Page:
The song happy birthday, which dates back to the 19th century, was written by the Hill sisters, a pair of kindergarten teachers. And it may come as a surprise to hear but every time you serenade a colleague at an office birthday you are in breach of copyright.
The song was first copyrighted in 1935 and the rights were acquired by music giant Warner Chappell in 1988 for £9million.
Warner is said to claim copyright "for every use in film, television, radio, anywhere open to the public and for any group where a substantial number of those in attendance are not family or friends of whoever is performing the song." It costs £15,000 to use the song in a movie or TV show and in 2008 alone Warner collected £1.2million. The good news for British birthday boys and girls is that the copyright expires in the EU in 2016.
Singing Happy Birthday is technically in breach of copyright of the song made up by the Hill sisters [POSED BY MODELS/GETTY]
HOW PAUL McCARTNEY (AND JOHN LENNON'S WIDOW) MISSED OUT ON HUNDREDS OF MILLIONS
Paul McCartney and John Lennon penned The Beatles' greatest hits but the bad news for Macca and Lennon's widow Yoko Ono is that they signed away the rights to all their work years ago. Even more galling they rejected repeated offers to buy them for a song.
The late Michael Jackson was more shrewd. In 1985 he successfully bid £29million for the entire Beatles catalogue, including classic hits such as Yesterday and All You Need Is Love. Two years later Jackson licensed the song Revolution to Nike for use in an ad for £300,000 much to the displeasure of McCartney who resented the song being put to commercial use.
In 1995 Jackson merged his music publishing business with Sony's and today his estate's 50 per cent stake in the joint venture is worth an estimated £600million to £1billion. Not bad for a £29million investment.
THE MONEY TRAIL
The first rule about making serious money in the music business is get yourself a songwriting credit. Everyone in a band earns something from recording and performing but the real long-term value of a hit lies in the songwriting royalties.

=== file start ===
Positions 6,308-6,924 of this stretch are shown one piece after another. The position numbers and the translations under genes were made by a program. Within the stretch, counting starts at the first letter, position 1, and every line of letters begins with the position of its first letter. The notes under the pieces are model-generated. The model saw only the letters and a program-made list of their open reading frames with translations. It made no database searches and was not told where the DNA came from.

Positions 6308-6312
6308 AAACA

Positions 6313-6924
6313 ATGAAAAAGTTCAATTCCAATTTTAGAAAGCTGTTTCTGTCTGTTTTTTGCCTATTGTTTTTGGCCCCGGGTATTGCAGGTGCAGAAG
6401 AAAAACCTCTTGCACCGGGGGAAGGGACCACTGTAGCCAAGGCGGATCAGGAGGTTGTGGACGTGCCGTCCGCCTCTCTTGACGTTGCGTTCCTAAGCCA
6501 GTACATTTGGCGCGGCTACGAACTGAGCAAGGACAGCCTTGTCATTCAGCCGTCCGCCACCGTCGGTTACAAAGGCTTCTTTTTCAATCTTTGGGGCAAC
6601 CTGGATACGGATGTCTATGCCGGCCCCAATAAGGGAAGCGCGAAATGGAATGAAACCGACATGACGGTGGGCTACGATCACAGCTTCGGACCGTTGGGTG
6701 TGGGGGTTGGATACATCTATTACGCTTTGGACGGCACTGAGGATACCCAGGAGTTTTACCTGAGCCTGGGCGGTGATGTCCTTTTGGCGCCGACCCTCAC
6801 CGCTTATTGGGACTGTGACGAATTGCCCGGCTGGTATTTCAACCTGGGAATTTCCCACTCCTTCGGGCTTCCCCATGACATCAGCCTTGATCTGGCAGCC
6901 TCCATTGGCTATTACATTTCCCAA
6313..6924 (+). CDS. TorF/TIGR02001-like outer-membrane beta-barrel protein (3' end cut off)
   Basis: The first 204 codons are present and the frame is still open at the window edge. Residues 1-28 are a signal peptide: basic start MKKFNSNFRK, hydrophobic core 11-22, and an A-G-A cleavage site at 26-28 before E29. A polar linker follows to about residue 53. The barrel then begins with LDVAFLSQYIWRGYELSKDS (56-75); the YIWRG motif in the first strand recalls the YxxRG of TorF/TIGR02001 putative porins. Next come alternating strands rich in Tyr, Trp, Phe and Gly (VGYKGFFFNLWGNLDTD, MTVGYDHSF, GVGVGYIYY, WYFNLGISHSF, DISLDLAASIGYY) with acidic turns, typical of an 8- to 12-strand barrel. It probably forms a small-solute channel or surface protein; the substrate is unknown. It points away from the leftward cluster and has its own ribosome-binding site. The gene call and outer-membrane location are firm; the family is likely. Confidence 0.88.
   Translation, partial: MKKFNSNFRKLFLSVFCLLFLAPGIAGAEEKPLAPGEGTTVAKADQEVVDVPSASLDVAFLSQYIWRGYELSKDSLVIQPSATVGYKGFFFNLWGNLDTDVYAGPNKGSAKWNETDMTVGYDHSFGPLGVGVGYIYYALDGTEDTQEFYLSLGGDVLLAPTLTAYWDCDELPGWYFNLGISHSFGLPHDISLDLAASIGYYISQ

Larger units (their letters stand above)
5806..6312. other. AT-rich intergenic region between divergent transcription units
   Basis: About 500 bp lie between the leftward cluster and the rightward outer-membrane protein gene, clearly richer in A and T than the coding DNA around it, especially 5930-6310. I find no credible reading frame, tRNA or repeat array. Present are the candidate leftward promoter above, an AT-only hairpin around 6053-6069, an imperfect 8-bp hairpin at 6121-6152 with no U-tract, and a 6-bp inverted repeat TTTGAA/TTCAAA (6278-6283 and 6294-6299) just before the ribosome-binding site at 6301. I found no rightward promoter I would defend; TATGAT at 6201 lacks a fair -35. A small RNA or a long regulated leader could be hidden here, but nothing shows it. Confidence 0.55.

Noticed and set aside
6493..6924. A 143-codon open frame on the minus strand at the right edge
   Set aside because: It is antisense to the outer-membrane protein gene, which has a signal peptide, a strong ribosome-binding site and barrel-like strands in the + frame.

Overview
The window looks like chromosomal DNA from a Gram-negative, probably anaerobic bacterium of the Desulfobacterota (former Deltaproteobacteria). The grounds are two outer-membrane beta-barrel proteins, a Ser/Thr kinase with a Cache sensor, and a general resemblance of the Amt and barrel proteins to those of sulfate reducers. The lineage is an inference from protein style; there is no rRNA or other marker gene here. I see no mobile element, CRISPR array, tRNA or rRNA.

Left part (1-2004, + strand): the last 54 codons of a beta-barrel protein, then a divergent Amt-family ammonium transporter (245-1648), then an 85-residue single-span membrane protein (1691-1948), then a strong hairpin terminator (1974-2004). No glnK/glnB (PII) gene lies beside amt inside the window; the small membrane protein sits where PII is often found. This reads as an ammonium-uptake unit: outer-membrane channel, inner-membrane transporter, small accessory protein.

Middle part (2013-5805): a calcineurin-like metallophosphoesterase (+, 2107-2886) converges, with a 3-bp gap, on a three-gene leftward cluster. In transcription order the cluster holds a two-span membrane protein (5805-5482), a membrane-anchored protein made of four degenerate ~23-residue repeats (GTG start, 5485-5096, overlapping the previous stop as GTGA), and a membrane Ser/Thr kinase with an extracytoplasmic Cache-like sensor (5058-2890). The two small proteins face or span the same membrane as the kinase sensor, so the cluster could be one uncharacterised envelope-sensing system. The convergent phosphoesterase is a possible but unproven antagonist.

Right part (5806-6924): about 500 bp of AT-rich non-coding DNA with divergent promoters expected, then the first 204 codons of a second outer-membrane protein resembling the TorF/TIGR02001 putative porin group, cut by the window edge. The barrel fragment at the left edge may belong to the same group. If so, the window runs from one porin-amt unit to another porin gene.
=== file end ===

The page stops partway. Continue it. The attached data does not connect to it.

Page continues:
These come in four different forms: mechanical licences (eg: sales of CD, downloads and - to the retro consumer - vinyl); performing (radio airplay); synchronisation (film soundtracks); and print (sheet music). To make things even more complicated the songwriting rights are often divided between those responsible for the tunes and those who wrote the words.
When it comes to U2 for example the music is credited to the band as a whole but lead singer Bono has rights to all the words. "We always call the songwriting royalty 'the pension'," Ann Harrison, author of Music: The Business, once said.
"If you write a song that is recorded umpteen times the income will last your lifetime plus the copyright, which is 70 years."
THE ALL-TIME TOP 10
1. Hill Sisters - Happy Birthday (1893) - £30.5million
2. Irving Berlin - White Christmas (1940) - £22million
3. Barry Mann, Cynthia Weil and Phil Specter - You've Lost That Lovin' Feelin' (1964) - £19.5million
4. John Lennon and Paul McCartney - Yesterday (1965) - £18million
5. Alex North & Hy Zaret - Unchained Melody (1955) - £17million
6. Ben E King, Jerry Leiber & Mike Stoller - Stand By Me (1961) - £16.5million
7. Haven Gillespie & Fred J Coots - Santa Claus Is Coming To Town (1934) - £15million
8. Sting - Every Breath You Take (1983) - £12.5million
9. Roy Orbison & Bill Deeds - Oh Pretty Woman (1964) - £12million
10. Mel Tormé - Christmas Song (1944) - £11.6million